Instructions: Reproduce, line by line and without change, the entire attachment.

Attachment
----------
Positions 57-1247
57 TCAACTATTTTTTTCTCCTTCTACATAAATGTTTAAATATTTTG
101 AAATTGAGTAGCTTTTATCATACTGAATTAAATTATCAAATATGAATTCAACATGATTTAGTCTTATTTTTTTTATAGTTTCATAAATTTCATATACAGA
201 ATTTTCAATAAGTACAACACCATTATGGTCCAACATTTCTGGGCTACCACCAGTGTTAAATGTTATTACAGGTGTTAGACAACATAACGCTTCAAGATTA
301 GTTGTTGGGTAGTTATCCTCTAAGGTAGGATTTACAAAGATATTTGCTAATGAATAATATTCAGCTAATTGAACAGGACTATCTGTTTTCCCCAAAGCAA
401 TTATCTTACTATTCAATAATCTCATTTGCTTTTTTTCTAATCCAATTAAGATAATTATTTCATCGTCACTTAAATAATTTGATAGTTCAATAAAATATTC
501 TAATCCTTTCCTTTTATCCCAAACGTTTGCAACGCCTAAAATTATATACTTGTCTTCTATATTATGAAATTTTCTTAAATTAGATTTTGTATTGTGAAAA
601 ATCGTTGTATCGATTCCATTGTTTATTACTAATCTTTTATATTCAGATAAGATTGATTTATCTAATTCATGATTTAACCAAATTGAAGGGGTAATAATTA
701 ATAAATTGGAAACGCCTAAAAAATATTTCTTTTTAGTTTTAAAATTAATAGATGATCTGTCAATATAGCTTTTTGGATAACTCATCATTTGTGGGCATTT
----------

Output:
Positions 57-1247
57 TCAACTATTTTTTTCTCCTTCTACATAAATGTTTAAATATTTTG
101 AAATTGAGTAGCTTTTATCATACTGAATTAAATTATCAAATATGAATTCAACATGATTTAGTCTTATTTTTTTTATAGTTTCATAAATTTCATATACAGA
201 ATTTTCAATAAGTACAACACCATTATGGTCCAACATTTCTGGGCTACCACCAGTGTTAAATGTTATTACAGGTGTTAGACAACATAACGCTTCAAGATTA
301 GTTGTTGGGTAGTTATCCTCTAAGGTAGGATTTACAAAGATATTTGCTAATGAATAATATTCAGCTAATTGAACAGGACTATCTGTTTTCCCCAAAGCAA
401 TTATCTTACTATTCAATAATCTCATTTGCTTTTTTTCTAATCCAATTAAGATAATTATTTCATCGTCACTTAAATAATTTGATAGTTCAATAAAATATTC
501 TAATCCTTTCCTTTTATCCCAAACGTTTGCAACGCCTAAAATTATATACTTGTCTTCTATATTATGAAATTTTCTTAAATTAGATTTTGTATTGTGAAAA
601 ATCGTTGTATCGATTCCATTGTTTATTACTAATCTTTTATATTCAGATAAGATTGATTTATCTAATTCATGATTTAACCAAATTGAAGGGGTAATAATTA
701 ATAAATTGGAAACGCCTAAAAAATATTTCTTTTTAGTTTTAAAATTAATAGATGATCTGTCAATATAGCTTTTTGGATAACTCATCATTTGTGGGCATTT